Saturday, October 27, 2012

A Fading Romance

We Baby Boomers are being dragged toward a stark reality, and Driving & Life is included. The romance with the car, and romantic notions of driving for pleasure, are fast becoming a thing of the past. Fear not, I don’t think cars will disappear any time soon, but emphasis on how and where they are used will change dramatically over the next 10-20 years.

I grew up in an era where you avidly read car magazines, did all the mechanical work on the car yourself, sending the car to a workshop only if you didn’t have the equipment or the knowledge to complete the task. In my era we still fueled our dreams with terms like Grand Touring, the 24 Hours of Le Mans, Grands Prix, Ride & Handling, and exploring the Amalfi coast at high speed on a serpentine stretch of great driving road.

Beckoning Bends

Generations X and Y are already showing less interest in cars as a passion, they seem them as a utility. Alarm over energy use and petroleum reserves are now more dominant in their minds, than how the car handles the Amalfi coast road, or how fast it accelerates from 0-100km/h. They’re actually more alarmed about where to park the bloody thing! And how much that will cost!

Social, legislative and natural forces are more and more restricting how we use cars and where we drive them. A report published in The Australian ( 26/10/2012) by a team led by Peter Newman from Curtin University in Western Australia is, I believe, a defining moment in the debate over transport by personal car.

The report argues that we should be spending less on roads and more on rail, and other mass transport solutions. We should stop taking personal cars (with one occupant) into the city. It says money invested in roads will limit Australia’s productivity, compared with major cities around the world which are embracing railways and light rail.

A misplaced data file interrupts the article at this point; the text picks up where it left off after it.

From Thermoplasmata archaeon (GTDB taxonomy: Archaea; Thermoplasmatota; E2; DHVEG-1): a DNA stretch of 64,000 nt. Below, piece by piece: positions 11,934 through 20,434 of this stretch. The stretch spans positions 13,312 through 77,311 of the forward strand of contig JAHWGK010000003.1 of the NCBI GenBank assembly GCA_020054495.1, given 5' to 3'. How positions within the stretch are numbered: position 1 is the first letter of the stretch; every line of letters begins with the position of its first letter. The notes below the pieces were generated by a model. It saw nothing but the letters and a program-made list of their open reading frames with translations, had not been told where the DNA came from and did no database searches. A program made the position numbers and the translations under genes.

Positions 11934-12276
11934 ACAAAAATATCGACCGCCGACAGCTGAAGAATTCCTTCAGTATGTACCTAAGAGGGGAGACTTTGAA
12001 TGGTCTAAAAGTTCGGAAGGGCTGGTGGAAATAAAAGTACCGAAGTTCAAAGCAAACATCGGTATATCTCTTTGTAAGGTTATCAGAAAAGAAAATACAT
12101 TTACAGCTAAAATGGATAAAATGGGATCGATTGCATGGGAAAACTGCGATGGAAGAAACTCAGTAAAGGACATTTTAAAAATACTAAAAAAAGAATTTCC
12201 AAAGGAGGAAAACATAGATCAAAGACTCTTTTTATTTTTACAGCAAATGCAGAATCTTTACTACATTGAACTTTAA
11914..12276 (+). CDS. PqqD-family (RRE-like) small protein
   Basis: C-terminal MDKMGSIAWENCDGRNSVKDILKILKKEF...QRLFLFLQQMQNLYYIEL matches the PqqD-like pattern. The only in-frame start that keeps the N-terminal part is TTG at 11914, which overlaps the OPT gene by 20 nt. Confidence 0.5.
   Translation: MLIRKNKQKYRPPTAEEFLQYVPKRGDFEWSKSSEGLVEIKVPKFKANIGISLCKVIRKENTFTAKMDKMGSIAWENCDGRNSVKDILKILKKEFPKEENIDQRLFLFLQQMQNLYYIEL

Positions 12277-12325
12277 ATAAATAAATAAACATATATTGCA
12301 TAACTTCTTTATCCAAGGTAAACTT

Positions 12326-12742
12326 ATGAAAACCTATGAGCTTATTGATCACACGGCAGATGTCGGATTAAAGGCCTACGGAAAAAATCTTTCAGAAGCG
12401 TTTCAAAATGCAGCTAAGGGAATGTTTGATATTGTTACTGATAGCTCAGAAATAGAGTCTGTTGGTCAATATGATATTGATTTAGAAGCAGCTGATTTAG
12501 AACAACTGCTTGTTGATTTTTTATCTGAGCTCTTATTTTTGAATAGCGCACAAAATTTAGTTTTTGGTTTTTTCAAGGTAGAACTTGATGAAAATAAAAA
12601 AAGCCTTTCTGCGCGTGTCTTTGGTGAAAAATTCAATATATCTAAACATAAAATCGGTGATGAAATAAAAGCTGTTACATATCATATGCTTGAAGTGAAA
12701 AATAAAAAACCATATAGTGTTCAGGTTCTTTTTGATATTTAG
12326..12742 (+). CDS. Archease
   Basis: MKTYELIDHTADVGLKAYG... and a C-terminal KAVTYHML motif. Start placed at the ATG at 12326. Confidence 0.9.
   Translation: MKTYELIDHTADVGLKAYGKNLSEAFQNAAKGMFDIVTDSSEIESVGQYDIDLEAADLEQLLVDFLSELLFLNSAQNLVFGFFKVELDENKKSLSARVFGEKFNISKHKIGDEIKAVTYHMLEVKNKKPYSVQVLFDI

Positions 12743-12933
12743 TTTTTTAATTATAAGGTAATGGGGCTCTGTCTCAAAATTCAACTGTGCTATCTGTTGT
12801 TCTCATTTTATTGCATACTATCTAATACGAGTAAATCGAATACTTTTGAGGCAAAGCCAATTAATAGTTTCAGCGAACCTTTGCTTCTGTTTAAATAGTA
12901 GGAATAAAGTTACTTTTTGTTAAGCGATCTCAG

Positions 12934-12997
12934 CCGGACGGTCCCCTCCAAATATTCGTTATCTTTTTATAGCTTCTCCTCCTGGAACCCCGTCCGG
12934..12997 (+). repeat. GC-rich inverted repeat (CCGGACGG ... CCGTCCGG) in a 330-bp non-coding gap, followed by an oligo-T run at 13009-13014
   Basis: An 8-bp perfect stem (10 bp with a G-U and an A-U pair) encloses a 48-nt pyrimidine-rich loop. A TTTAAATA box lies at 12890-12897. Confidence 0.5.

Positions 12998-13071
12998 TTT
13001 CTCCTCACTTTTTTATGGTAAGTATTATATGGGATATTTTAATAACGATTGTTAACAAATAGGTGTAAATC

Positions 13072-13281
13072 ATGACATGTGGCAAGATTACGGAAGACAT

Since 1980, the report says, more than 80 major cities have increased their spending on underground rail, and light (surface) rail, pushing cars further and further towards the city limits. The cost of fuel, parking, and road tolls will do the rest.

The evidence is clear already, in Sydney and Brisbane. Recent projects like the Cross City Tunnel in Sydney and the Clem 7 Tunnel in Brisbane are not realising the rate of return (toll receipts) that was envisaged, because people can’t afford regular use of these roads.

Other reports cite the fact that removing the surcharge on two stations on the Airport Rail Link in Sydney, would increase rail use by 50% and would be more practical than building an extra lane on a freeway.

Ferrari Trapped in Traffic

Sure you can drive a Ferrari, just not in the city! Keep it for the weekend and take your partner touring to the country, and help bolster regional tourism and spread spending across the country.

The Road Ahead

Whereas, when you go to work, or shopping , in the city, use the light rail - hopping on and off exactly where it suits you.

I vividly remember the uproar from car owners when the Pitt Street Mall was built in central Sydney, because individuals in cars were no longer able to drive right up outside their favorite store, park, and shop! Well, guess what - there are even more restrictions in Sydney now, and that dream is long gone. 

Light Rail in Central Sydney

Sydney city streets are home to public transport, and cars just passing through - or more precisely going from their garage at home to an expensive parking station in the city.

I very much favor banning personal cars from cities. Having travelled widely in Europe, and embraced underground trains and light rail with pleasure, I can definitely see the the value and commonsense in this report by Peter Newman and his colleagues.

Very Veyron Touring

There’s no reason for Bugatti to stop making exotic cars, just as long as the owners keep in mind that they’ll be driving the car rarely, on out-of-town highways, doing battle not with classic bends and straightaways, but speed cameras and the Highway Patrol.

For example, in Milan, Italy, the underground is easily the best way to get around the crowded city.

The Padua Express

In Padua the light rail is classy, comfortable and drops you right by a pedestrian complex, where you can listen to a classical pianist playing for passers by. Now isn’t that more civilized than circling the city blocks searching for that elusive, exhorbitent parking place?

Mozart in the Mall

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